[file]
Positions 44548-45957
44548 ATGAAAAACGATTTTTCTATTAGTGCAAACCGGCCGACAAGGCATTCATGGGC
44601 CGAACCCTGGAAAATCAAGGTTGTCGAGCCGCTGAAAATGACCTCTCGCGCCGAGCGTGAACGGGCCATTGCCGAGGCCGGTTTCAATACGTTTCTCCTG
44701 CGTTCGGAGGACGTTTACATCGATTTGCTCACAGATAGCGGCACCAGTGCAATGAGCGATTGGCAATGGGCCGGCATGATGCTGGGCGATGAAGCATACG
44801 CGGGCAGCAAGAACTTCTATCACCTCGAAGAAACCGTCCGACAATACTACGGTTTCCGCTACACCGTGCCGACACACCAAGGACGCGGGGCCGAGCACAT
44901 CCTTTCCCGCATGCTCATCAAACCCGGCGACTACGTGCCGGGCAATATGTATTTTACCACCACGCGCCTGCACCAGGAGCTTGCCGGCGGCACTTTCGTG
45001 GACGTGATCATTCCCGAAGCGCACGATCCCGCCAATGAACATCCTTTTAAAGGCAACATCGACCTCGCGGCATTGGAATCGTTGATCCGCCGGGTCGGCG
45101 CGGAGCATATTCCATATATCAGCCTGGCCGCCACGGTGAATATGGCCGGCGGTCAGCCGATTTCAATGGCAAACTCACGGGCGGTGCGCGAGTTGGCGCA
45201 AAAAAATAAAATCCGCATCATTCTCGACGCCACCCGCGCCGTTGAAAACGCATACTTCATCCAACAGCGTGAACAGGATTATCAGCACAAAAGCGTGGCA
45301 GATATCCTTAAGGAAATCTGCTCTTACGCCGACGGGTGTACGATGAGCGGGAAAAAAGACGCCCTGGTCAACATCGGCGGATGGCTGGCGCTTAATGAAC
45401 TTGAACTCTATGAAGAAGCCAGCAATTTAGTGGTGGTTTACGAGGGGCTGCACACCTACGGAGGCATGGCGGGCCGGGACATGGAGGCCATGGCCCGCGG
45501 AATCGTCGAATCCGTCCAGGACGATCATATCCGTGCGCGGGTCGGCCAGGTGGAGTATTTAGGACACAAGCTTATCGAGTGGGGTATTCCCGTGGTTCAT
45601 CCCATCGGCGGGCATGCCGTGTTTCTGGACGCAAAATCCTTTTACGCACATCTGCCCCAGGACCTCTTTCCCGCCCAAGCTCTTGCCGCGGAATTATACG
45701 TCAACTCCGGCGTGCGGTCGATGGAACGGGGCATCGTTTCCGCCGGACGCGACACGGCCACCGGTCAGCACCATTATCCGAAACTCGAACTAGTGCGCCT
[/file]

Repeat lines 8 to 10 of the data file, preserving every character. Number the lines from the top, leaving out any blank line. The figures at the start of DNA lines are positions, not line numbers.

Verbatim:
45101 CGGAGCATATTCCATATATCAGCCTGGCCGCCACGGTGAATATGGCCGGCGGTCAGCCGATTTCAATGGCAAACTCACGGGCGGTGCGCGAGTTGGCGCA
45201 AAAAAATAAAATCCGCATCATTCTCGACGCCACCCGCGCCGTTGAAAACGCATACTTCATCCAACAGCGTGAACAGGATTATCAGCACAAAAGCGTGGCA
45301 GATATCCTTAAGGAAATCTGCTCTTACGCCGACGGGTGTACGATGAGCGGGAAAAAAGACGCCCTGGTCAACATCGGCGGATGGCTGGCGCTTAATGAAC